How Are Mexico's Businesses Navigating the New Normal?

05 Dec 2016

Jaime Pérez-Seoane de Zunzunegui, OBG Americas and North Africa Regional Editor

Jaime Perez-Seoane de Zunzunegui
Regional Editor for North Africa and The Americas
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The OBG Business Barometer: Mexico CEO Survey, in association with Grupo Financiero Internacciones

The recent victory of Donald Trump in the US presidential election has fostered uncertainty within the Mexican business community. Hundreds of articles have been written about what could happen if NAFTA were reviewed and how Mexico would cope without its major trading partner.

At this precise moment – and I cannot think of a more timely one – we have the results of Oxford Business Group’s first Business Barometer: CEO Survey for Mexico. This survey, conducted across the country over the past six months on an anonymous basis with hundreds of top business executives, reflects the nervousness and the scepticism in Mexico these days. That said, there are numerous reasons to see the Mexican glass half-full.

Whilst the reforms initiated by the current government have yet to materialise – some of them are likely not to be delayed, such as the tax reform – 53% of the leaders surveyed were positive or very positive about the outcome of government structural reforms. It now seems essential for Mexico to turn reforms into reality, considering that commodity prices have not taken off as expected and the Mexican peso is the third-worst-performing currency in 2016, after the pound and the Argentine peso.


To that end, the country is continuing its shift towards high-value-added manufacturing such as aeronautics and pharmaceuticals, which should remain a priority together with trade diversification. Voiding NAFTA would be a thorny process, as Mexico remains the US’ third-largest trading partner. The US is a primary partner for Mexico, and arguably the most important, but not its only one: 44 other countries connect to Mexico through free trade agreements, a number that seems destined to grow in the short to medium term.

On the road to consolidating value-added manufacturing, local leaders are appealing for a greater supply of engineers. More than half of those surveyed cited engineering as one of the most necessary skills in greatest need, followed by research and development. Survey respondents also said the business community lacks leadership, an essential component in further diversifying the domestic market.

When asked about the factors that make Mexico a competitive destination for investment, respondents chose human capital first, followed by an open policy and hospitality to foreign investment. The FDI figure keeps growing in 2016 compared to the previous year – it could end at $30bn against $28.5bn in 2015, according to the country’s Economic Secretary. This shows that foreign investors are not feeling the same levels of uncertainty that the local community does.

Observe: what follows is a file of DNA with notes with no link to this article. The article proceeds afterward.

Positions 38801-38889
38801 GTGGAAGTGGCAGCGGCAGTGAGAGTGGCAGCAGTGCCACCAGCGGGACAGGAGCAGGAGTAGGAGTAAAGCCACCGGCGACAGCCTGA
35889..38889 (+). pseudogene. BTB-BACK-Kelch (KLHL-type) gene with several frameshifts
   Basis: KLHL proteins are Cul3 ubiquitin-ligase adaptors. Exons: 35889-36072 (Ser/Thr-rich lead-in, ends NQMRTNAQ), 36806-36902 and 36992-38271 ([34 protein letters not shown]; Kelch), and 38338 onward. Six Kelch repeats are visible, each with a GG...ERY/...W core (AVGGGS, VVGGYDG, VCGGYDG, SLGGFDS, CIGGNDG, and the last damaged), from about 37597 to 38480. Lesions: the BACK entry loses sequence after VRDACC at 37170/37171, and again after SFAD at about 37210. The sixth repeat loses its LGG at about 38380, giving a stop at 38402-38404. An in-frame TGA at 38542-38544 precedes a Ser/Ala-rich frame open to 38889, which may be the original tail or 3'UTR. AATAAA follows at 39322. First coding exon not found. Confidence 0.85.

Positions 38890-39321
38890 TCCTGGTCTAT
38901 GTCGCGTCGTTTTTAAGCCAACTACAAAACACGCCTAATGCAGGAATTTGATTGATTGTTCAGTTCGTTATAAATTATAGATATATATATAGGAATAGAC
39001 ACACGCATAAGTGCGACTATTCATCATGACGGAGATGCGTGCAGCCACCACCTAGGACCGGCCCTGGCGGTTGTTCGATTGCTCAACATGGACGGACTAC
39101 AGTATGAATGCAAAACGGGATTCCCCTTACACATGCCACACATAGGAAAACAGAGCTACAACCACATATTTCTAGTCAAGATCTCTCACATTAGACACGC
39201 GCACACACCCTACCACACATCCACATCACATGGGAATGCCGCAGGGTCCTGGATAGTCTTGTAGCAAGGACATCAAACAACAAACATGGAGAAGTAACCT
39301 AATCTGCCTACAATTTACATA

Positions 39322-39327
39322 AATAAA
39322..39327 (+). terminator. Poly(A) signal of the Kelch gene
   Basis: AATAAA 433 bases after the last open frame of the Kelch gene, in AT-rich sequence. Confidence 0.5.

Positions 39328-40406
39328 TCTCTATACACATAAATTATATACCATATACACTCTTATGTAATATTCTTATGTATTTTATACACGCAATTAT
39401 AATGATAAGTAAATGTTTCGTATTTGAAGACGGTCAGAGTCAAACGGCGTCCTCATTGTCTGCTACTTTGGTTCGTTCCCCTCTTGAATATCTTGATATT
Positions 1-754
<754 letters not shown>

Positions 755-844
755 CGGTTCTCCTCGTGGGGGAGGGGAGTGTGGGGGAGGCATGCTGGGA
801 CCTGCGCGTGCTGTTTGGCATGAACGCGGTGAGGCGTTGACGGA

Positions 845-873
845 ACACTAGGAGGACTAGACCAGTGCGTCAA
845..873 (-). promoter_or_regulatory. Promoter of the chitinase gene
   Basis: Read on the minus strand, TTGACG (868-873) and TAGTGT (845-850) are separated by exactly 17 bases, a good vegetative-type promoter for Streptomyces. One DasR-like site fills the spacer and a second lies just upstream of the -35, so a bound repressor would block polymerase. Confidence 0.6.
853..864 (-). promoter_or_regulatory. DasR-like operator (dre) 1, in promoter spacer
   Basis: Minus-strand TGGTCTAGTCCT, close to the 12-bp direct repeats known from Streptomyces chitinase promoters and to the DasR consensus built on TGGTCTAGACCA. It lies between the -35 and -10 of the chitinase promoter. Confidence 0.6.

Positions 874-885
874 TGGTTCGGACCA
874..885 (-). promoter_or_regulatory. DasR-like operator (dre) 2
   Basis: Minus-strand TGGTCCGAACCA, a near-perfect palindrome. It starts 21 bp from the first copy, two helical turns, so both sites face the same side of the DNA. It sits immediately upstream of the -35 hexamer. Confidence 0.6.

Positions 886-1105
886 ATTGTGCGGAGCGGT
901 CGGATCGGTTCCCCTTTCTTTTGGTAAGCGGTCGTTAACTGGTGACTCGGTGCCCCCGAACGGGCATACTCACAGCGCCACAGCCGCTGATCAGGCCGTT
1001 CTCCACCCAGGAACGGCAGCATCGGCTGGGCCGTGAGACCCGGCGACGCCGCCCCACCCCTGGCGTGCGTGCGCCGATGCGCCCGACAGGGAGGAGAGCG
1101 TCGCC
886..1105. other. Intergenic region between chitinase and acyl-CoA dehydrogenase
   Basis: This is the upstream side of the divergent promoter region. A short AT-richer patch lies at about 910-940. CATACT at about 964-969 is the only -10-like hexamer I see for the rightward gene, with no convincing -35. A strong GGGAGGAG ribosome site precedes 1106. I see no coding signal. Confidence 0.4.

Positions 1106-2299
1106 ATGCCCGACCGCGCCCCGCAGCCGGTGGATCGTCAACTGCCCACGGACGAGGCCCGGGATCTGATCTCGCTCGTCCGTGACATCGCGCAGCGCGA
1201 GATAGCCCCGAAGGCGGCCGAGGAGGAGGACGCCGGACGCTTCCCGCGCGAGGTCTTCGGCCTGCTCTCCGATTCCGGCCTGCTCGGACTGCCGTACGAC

The potential decline of trade relations with the US in the Trump era is, however, unlikely to stop Mexico’s growth path. Despite an improbable start-up of the Trans-Pacific Partnership, and waiting for the Pacific Alliance to bring larger regional dynamism, the CEOs interviewed in the survey include “access to other markets” as a determining factor in Mexico's competitiveness. The concept of “other markets” surely includes the US, but also takes into account powerful partners such as the EU, Japan and Canada, and again, the members of the Pacific Alliance.  

While the cloud of volatility shows considerable short-term risk to both consumers and importers, three out of four CEOs surveyed told OBG they are preparing a significant capital investment in the coming year – yet another sign of confidence.

It seems that neither the possible changes in trade with the US nor the volatility of the currency will prevent the Mexican economy from continuing to find its way. Diversification and aggregation of value emerge as two fundamental tools for reaching competitiveness in the long run. While disabling NAFTA – thanks to which Mexico is a primary partner of the 50 states comprising the US – looks harmful for the interests of Trump’s forthcoming administration, avoiding an excessive dependence on the US as a partner will help Mexico consolidate its position as a world economic power. It will be a long run.

OBG Business Barometer: Mexico CEO Survey Copyright (c). All rights reserved. 

This survey has been designed to assess business sentiment amongst business leaders (Chief Executives of equivalent) and their outlook for the next 12 months. Unlike many surveys, the OBG Business Barometer: Mexcio CEO Survey is conducted by OBG staff on a face-to-face basis, across the full range of industries, company sizes and functional specialties. The results are anonymous.

The data generated allows for analysis of sentiment within an individual country, as well as regionally and globally. Additionally, comparisons can be drawn between both individual countries and regionally. The results are presented statistically within infographics and discussed in articles written by OBG Managing Editors. 

OBG provides this survey, infographics and accompanying analysis from sources believed to be reliable, for information purposes only. OBG accepts no responsibility for any loss, financial or otherwise, sustained by any person or organisation using it.

Should you wish to reproduce any element of this survey, infographics and accompanying analysis please contact Any unauthorised reproduction will be considered an infringement of the Copyright. 


The Americas Mexico Economy Financial Services Tax

Jaime Pérez-Seoane de Zunzunegui, OBG Americas and North Africa Regional Editor

Jaime Perez-Seoane de Zunzunegui
Regional Editor for North Africa and The Americas
Follow Jaime on Twitter LinkedIn